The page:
Postmedia News, August 12, 2011
Blatant corruption is a way of life in Afghanistan
About 84 per cent of Afghanistan's GDP is foreign aid yet touring this city is proof the vast majority of Afghans have not felt its benefits
By Willia Marsden
KABUL - Just off embassy row in the centre of Kabul is a neighbourhood called Sherpur. It's also spelled Sher Poor, but that's simply an irony. Because, aside from the streets, which in some places rival rutted mountain passes, there's nothing poor about Sherpur.
Behind the stone and concrete walls that frame Sherpur's neighbourhood blocks are marbled villas and mansions. They were built over the last five years by the warlords, drug traffickers, politicians, ministers, bankers and other businessman that have grown rich off the heroin trade or the billions of dollars in foreign aid that have streamed into Afghanistan since 2002.
Sometimes referred to as the "Poppy Garden," this neighbourhood is the seat of Afghanistan's power elite.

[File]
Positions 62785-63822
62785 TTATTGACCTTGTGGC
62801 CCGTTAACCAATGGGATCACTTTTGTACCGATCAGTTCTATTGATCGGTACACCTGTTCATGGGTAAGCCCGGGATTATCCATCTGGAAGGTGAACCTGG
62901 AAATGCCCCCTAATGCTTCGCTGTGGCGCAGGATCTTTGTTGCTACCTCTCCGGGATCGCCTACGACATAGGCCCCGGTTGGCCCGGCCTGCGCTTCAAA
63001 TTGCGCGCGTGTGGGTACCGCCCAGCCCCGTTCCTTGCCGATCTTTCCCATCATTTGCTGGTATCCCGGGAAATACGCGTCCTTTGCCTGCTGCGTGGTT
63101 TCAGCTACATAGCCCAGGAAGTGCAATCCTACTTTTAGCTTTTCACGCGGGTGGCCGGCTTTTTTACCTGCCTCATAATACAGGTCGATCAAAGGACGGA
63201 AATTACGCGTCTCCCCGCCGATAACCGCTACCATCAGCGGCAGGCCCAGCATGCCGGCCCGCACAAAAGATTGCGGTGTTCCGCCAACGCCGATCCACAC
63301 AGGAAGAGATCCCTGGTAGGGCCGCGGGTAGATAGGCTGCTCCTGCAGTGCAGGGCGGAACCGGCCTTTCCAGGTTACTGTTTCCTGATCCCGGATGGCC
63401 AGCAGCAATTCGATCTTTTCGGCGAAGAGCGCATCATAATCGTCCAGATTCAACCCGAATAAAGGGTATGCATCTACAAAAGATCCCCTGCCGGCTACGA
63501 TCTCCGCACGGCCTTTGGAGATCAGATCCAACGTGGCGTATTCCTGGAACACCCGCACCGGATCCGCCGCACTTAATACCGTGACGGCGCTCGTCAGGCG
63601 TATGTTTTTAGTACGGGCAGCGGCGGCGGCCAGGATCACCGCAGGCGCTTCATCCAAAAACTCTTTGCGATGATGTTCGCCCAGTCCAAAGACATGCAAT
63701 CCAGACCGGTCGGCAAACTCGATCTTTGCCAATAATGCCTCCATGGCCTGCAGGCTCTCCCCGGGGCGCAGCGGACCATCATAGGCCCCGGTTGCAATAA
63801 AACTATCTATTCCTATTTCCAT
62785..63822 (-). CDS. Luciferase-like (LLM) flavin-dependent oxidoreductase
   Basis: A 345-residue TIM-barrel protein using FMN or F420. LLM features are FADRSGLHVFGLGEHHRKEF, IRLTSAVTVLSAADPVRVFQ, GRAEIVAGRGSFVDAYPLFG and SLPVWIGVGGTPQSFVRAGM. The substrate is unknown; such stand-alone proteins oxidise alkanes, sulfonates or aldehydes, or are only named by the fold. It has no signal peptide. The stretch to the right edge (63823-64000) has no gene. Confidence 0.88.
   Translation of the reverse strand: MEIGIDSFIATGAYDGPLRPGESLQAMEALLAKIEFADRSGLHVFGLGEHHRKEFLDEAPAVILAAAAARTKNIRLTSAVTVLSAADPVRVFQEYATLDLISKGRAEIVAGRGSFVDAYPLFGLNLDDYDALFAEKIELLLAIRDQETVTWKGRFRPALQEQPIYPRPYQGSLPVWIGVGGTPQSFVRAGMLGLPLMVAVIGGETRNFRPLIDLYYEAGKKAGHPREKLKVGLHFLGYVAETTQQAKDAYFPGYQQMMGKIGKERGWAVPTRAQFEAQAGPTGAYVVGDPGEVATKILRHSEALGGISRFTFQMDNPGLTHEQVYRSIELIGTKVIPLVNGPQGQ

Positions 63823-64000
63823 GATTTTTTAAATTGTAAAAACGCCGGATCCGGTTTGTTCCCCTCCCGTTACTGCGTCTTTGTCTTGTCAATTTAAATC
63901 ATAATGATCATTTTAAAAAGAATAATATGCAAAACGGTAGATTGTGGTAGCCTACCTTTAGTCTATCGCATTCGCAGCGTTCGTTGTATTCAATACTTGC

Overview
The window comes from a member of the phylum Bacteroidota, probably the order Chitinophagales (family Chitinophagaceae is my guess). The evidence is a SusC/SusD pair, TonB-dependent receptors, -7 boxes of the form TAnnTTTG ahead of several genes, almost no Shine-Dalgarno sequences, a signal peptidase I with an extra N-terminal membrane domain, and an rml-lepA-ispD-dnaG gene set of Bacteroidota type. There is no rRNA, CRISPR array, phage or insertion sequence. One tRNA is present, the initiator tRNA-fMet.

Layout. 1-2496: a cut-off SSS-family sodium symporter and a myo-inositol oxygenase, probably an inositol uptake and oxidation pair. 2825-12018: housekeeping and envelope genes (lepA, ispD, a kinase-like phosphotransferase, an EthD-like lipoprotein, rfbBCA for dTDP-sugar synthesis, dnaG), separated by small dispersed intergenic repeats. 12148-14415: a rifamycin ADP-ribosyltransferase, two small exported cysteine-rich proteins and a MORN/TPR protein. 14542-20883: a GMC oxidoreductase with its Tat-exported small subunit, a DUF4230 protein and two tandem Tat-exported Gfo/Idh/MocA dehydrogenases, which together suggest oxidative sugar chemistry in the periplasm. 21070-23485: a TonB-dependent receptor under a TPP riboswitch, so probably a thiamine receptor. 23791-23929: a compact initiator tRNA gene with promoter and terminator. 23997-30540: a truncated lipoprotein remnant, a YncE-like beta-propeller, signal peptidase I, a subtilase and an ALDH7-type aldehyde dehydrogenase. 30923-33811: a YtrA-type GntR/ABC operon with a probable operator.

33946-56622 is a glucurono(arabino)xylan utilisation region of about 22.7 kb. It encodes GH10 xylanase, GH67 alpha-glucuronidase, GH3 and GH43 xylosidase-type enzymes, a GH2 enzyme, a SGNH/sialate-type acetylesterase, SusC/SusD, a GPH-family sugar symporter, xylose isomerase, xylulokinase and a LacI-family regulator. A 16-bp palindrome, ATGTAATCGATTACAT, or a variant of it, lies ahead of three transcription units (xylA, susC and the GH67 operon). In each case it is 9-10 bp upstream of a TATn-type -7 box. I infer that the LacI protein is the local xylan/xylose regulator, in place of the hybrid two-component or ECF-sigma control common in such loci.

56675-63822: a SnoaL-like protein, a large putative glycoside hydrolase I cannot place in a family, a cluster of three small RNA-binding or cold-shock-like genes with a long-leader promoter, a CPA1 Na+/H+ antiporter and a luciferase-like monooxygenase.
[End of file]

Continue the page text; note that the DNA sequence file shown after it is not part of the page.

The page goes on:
There is no mistaking the wealth, no attempt to conceal it.
Outside these bunkered homes is a different world where open sewers trickle through bombed-out neighbourhoods and destitute children play among the persistent rubble of 30 years of war.
Sherpur is the famous/infamous neighbourhood in Kabul that once was covered with the low mudbrick buildings of the poorest, and now has become the neighbourhood of the richest. These mansions are built by the commanders and warlords, the profiteers and opium merchants, or by speculators hoping to attract a rich international organisation as a tenant. Narcotecture is a term coined for this type of building. (Photo: Tilo Driessen / Flickr)
About 84 per cent of Afghanistan's GDP is foreign aid yet touring this city is proof the vast majority of Afghans have not felt its benefits.Few roads are paved. Many are hard-packed mud and stone or so deeply potholed they represent more of an obstacle course than a thoroughfare.